Dangerous Curves: Popularity Of Butt Enhancement Leads To Illegal, Sometimes Fatal Black Market
by Zoe Mintz
Dr. Constantino Mendieta, a Miami plastic surgeon, can tell you when and where the problem was born: At the 2000 Grammys when Jennifer Lopez wore a green Versace dress that accentuated her curvaceous derriere, prompting legions of women to search for ways to replicate the look.
Nose jobs, breast implants and liposuction were well-established procedures by that point, but there hadn’t been significant demand for buttocks enhancement. When women asked how to emulate the look they saw on TV, they were offered two options: a $10,000 buttocks augmentation procedure performed by a plastic surgeon or $200 shots of silicone and other chemicals administered by unlicensed individuals in motel rooms, basements and garages. For those who have chosen the latter, doctors have seen everything from kitchen oil to cement to crazy glue being used. The injections have always been illegal. The results were quick and dramatic, which attracted even more customers, but after about 10 years the synthetic substances tend to migrate to other regions in the body and can cause irreparable damage, even death. Some women are living with lifelong deformities. Others are going to jail.
Since the procedures are illegal, statistics on the number of women receiving the injections and the injuries they cause are not readily available. But doctors say they are still seeing women — more of them, in fact — requesting the look. In the United States, nearly 12,000 buttocks augmentation procedures were performed last year, the International Society of Aesthetic Plastic Surgeons reports. The FBI said the number of cases where individuals pose as fake doctors to perform the illegal injections is on the rise especially in Florida, New York, California and Texas.
“Initially it looks fantastic. It looks and feels amazing. The problem is in 10 years. That’s when the body starts to reject it,” said Mendieta, who specializes in butt augmentation surgery. While not all bodies reject the synthetic materials, he said, those that do can be disfigured for life or face dangerous illness.
“I think we’re going to see an epidemic of these reactions in the next few years,” Mendieta said. “I think we’re heading for a big problem.”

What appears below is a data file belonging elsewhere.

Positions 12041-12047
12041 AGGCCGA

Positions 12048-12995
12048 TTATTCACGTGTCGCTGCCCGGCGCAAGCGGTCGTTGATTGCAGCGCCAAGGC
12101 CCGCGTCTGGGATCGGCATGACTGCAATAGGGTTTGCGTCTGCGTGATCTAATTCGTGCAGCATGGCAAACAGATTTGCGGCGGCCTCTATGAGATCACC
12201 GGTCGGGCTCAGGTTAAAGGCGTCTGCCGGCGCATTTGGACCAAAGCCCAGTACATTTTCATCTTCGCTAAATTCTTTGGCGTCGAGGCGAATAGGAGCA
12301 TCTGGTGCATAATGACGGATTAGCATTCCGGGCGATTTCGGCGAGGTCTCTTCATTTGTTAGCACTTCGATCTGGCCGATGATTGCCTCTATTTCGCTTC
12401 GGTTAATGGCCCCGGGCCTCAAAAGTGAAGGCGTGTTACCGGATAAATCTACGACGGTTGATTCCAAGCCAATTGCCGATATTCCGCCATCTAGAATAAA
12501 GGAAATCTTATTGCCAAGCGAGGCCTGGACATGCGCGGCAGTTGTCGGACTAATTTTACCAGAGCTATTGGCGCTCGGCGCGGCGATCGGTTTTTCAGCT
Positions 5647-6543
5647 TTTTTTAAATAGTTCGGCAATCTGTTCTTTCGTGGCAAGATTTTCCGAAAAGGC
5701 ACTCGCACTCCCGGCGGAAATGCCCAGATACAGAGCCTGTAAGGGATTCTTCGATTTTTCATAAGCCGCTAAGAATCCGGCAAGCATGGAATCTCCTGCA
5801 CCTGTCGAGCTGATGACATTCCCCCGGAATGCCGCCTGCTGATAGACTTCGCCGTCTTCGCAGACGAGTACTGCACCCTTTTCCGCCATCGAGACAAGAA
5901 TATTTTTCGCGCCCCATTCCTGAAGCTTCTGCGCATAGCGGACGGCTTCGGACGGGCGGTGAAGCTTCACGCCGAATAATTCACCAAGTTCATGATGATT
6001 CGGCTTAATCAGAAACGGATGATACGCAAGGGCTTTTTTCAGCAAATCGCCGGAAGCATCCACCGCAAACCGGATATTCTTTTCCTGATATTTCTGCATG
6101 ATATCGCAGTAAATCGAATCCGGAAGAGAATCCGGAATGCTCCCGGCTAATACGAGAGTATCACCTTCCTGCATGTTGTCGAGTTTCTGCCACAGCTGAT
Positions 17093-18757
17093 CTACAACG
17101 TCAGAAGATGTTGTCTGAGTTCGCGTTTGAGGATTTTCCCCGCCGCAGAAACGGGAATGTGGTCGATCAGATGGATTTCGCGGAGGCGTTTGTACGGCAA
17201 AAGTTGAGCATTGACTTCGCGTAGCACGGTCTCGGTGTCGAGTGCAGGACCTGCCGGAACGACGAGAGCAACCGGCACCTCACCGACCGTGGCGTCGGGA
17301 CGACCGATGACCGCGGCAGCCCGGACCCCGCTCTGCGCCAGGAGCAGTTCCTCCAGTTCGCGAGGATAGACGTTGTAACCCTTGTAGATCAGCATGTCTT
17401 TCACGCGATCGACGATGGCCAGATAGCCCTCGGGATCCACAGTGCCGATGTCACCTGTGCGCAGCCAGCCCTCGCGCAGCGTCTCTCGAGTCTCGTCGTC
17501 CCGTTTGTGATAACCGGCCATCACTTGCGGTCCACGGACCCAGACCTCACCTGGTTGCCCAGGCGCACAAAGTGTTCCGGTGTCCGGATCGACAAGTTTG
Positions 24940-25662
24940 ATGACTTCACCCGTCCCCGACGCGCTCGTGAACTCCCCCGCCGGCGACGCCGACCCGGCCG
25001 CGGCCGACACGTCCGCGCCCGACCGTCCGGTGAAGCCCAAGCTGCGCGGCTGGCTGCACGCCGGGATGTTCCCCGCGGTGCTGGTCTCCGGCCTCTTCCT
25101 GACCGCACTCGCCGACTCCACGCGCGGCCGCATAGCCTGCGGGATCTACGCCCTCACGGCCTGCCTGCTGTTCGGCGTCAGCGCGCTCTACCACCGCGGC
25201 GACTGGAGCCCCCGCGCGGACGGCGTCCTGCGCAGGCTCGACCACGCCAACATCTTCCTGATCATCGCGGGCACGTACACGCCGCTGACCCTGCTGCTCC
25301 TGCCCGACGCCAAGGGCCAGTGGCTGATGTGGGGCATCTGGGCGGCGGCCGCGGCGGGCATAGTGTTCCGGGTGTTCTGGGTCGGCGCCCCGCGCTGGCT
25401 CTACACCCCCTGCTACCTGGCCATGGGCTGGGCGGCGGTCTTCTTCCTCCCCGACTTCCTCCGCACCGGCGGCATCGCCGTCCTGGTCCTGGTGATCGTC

Dr. Christopher Khorsandi, a plastic surgeon in Las Vegas, agrees. He told IBTimes he estimates thousands of illegal silicone injection procedures are performed each year in the United States.
The problem may be even more widespread in Latin America. In South America, silicone injections have been used for decades. Dr. Lina Triana, a plastic surgeon in Cali, Colombia, about 300 miles west of Bogota, is treating an increasing number of patients suffering side effects.
“I see a lot of women who were injected up to 10 years ago who are now having reactions,” Triana said. She has seen patients who were injected with everything from industrial grade silicon to kitchen oil — materials the body can’t absorb and which cannot be completely removed. “It’s an epidemic in Colombia,” Triana said.
Recently, popular culture has become even more focused on women’s backsides: Twerking and “belfies” — butt selfies — have led more women to feel they need to change their shape. High heels, thigh shapers, thongs, butt padding and skinny jeans can give the illusion of fuller curves, but they are temporary and not necessarily as dramatic as what plastic surgery can do.
“In the old days, it was more about being as skinny and a little square,” Mendieta said. “Jennifer Lopez single-handedly turned that around and said, ‘Hey, it’s about curves.’”
Unlike silicone injections, which are not approved by the U.S. Food and Drug Administration, plastic surgeons have safe and legal methods to give women bigger bottoms. Doctors can harvest an individual’s own fat cells taken from other parts of their bodies — known as fat grafting — or place a silicone implants into the patient’s butt cheeks.
Cosmetic surgeons have witnessed a 58 percent increase in the number of buttocks augmentations performed last year in the U.S., the American Society for Aesthetic Plastic Surgery said. Outside U.S., large buttocks have been popular far longer, particularly in South American countries such as Brazil. There were more than 63,000 butt augmentation procedures performed in 2013 in Brazil — nearly five times the number performed in the United States that year, the latest statistics from the International Society of Aesthetic Plastic Surgeons indicate.
Mendieta and Khorsandi have felt this high demand firsthand. Ten years ago, 20 percent of Mendieta’s practice focused on buttocks procedures. Today, it’s 90 percent. When Khorsandi started his practice six years ago, he would see one patient per quarter. Now he sees one to two patients a week.
Augmentation surgeries have long recovery periods. There’s significant pain and swelling, and patients can’t sit down for weeks. In the United States, the average cost for butt lifts and butt augmentations are around $4,000, the ASAPS said, but the procedures can triple in price depending on the city and surgeon. For instance, Mendieta charges anywhere from $10,000 to $14,000 for fat grafting procedures.